That's pretty much my plan. I work out 5 - 6 days a week, which makes a huge difference in the calories that my body can burn. On weekdays I have most of my meals at home and bring my lunches to work, and those meals are fresh, balanced and reasonably portioned. Weeekends are another story - then I have most of my meals out at restaurants or at friends' houses, and I pretty much eat and drink whatever I want. That plan has kept my weight pretty stable for about the last 10 years (I'm 42 now), and while I haven't been overweight by anyone's charts for years I've actually lost a few pounds over the last year by shifting my weekday diet away from white foods (bread, pasta, potatoes, rice) and towards more lean protein. I've always loved fruits and vegetables so eating lots of those doesn't feel like a chore to me. Also, I find that a by-product of eating this way is that my weekday diet moderates my appetite such that when I do go all out with the steak, pizza, deep-fried whatever on the weekends I truly don't want to eat as much of it.

              2. seems like most people have the same answer- portion control and water. Drink plenty of water all day long just for general overall health. Eat what you want (within reason) but remember that you don't need to eat all of it- especially true if you are an american hound; your portion sizes are totally out-of-control (in general).

                1 Reply
                1. re: nummanumma

                  My hubby and I have some serious appetites, but we only eat organic/biodynamic/unprocessed foods and much of what we eat we make from scratch. The places we dine in also tend to serve fresh foods or we order accordingly.

                  That being said, last night we had huge veal osso buccos simmered in a sauce made from fresh tomatoes, eggplant, basil, onion, garlic and spices over whole wheat linguine served with fresh salad greens from our garden that I tossed with goat cheese and pears and coarse pepper. Everything was organic and much of the produce came from either our garden or the local biodynamic farm. Make no nuts we may be but we EAT.

                  But nothing processed or manmade makes it into our kitchen. So we stay slim and most importantly, healthy.

                2. Eat lots of vegetable dishes, soup, and lean meats, stay away from bread & white rice as much as possible or make it a weekend treat, and drink plenty of water.

                  I have one of those stocky bodies with an unremarkable metabolism, so I know what you're dealing with. I'm contemplating taking up ice hockey again, or maybe just skating--so much food, so long to my waistline!

                  1 Reply
                  1. re: Louise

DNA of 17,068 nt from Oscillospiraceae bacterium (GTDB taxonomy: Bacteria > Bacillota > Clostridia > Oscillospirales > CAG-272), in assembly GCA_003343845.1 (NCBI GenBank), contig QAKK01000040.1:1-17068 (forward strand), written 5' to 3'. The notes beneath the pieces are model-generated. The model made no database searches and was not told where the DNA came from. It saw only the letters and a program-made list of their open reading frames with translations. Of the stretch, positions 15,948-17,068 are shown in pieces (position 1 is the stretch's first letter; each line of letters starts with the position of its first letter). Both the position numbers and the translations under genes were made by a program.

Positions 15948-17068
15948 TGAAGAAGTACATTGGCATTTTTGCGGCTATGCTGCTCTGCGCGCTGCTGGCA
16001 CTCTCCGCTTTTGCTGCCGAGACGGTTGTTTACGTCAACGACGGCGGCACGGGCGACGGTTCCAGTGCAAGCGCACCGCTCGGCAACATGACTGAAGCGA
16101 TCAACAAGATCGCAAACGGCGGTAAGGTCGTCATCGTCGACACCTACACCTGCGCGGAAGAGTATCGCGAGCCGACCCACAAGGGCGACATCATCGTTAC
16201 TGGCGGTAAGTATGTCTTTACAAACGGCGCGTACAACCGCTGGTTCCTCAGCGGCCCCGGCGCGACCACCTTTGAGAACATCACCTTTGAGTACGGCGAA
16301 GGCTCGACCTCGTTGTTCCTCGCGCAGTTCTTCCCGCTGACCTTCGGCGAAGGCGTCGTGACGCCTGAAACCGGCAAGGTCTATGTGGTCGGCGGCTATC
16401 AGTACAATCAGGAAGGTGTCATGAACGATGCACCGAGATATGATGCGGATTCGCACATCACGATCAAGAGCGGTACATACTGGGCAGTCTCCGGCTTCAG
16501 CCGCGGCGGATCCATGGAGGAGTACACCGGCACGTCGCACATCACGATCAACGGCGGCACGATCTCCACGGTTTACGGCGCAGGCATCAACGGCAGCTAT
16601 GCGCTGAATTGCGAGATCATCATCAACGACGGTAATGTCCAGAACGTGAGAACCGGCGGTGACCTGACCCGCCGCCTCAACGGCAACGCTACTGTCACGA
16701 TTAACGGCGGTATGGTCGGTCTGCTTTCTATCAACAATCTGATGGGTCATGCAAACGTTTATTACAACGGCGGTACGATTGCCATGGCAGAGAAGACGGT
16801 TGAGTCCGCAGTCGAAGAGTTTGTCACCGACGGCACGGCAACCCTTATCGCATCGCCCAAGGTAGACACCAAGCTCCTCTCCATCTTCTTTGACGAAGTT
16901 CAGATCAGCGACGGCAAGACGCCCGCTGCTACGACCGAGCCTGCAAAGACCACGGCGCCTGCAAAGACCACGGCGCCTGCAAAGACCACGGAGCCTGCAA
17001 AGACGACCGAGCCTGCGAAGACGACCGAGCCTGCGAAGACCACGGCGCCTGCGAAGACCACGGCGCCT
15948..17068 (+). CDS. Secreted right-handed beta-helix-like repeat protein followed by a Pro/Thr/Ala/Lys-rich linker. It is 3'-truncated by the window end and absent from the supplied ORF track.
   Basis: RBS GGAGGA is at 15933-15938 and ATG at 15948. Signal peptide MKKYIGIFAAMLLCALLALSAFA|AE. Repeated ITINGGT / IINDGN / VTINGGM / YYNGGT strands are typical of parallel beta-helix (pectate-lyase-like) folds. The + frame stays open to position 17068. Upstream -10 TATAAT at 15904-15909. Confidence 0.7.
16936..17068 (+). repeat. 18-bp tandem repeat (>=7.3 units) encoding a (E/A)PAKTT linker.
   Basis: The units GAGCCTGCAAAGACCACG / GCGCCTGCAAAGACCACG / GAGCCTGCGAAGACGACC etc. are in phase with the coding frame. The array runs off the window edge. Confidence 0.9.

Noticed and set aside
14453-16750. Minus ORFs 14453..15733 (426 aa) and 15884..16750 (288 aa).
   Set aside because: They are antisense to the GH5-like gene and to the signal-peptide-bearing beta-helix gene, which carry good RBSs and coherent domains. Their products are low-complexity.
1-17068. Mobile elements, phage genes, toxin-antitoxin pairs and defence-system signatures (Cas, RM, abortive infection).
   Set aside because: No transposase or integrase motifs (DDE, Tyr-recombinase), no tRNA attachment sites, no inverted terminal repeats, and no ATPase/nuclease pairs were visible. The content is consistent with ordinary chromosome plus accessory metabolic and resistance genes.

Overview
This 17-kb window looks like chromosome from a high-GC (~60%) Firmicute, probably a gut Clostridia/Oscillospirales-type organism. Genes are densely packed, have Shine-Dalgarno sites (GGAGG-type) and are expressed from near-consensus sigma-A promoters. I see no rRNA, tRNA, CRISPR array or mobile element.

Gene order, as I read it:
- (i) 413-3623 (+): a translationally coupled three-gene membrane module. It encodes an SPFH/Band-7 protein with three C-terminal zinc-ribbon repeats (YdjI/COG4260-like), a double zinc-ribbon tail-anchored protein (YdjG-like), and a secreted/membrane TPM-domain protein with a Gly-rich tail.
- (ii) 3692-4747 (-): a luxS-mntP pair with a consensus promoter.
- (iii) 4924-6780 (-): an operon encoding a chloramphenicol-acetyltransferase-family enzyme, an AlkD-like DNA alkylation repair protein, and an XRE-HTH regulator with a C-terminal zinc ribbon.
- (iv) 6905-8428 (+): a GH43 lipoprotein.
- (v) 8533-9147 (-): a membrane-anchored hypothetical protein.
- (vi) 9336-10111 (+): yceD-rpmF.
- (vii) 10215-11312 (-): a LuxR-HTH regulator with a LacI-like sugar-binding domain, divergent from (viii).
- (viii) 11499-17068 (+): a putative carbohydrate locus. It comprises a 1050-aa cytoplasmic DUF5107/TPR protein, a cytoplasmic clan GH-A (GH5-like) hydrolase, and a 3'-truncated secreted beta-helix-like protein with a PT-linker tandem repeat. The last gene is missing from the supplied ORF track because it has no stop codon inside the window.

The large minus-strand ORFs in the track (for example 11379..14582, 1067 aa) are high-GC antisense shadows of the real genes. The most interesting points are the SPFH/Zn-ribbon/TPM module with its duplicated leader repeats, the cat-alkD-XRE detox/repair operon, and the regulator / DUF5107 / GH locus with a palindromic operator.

Water, water, water... an apple every single day, less protein and don't deny yourself what you really like! These are my secrets! Oh, and move around alot at work.... don't just sit there all day...and of course exercise. I'm done.

                  2. So, you'e clearly not the first one to wrestle this issue. Here are what others do/reccomend/deal with it:


                    - Especially this quote: "Remember, if you're gonna get suspended for fighting, you might as well knock out a tooth.
                    Bottom line, saying you feel guilty does nothing...either you wanna or you don't.
                    Make no excuses.
                    Eat well everyday and exercise...I don't mean to run a 10k everyday, just don't be lazy.
                    Cuz when your daily habits are healthy, you don't have to worry when you splurge on a 16 course tasing with wine pairing.
                    I happen to be a personal trainer who does not diet, does not exercise excessively, and I have no history of any eating disorders (unless you consider my obsession with bacon a disorder) clients always ask me why I'm not huge when they hear about all the fine dining I do...well here it is: think about it, when you see unhealthy/overweight people eating, do you ever really see any pleasure on their faces, do they ever SLOWLY saver each bite, do they really fully chew each bite before the next one...I know it sounds harsh, but really.
                    I know, there are a ton of thin people with the same habits but god only knows what is going on on the inside.
                    The trick is, enjoy every bite. Feel no guilt. Eat slowly and weigh the pros and cons of the guilty pleasure.
                    There are nights when I really want Tommy's Chili Cheese guilt, but I know I wont feel very good the next day but sometimes it really is worth it and I'll just workout a little bit the next day or choose to not eat quite as much cheese ( I do love my cheese but I don't want it on my ass).
                    I had to make a choice between clients or enjoy a quicky with my boyfriend...I chose the man even though I know I have an amzing dinner to go to with my wine/foodie friends tonight that will include tooo much food and too much wine...I intend to eat the F--- outta everything and Drink the F--- outta the wine with no regrets...why? Cuz I chose to eat very clean and light today knowing I can't resisit the butter and bread and that I'll take an extra spin class tomorrw.
                    Work-out to pig-out and enjoy every bite!!!
                    We only live once, be healthy everyday so we can enjoy a little bit of decadence every night and we'll live longer to enjoy more amazing meals if we're lucky."
                    tatertotsrock Apr 24, 2007 03:54PM
                    Seriously, I love how she puts it!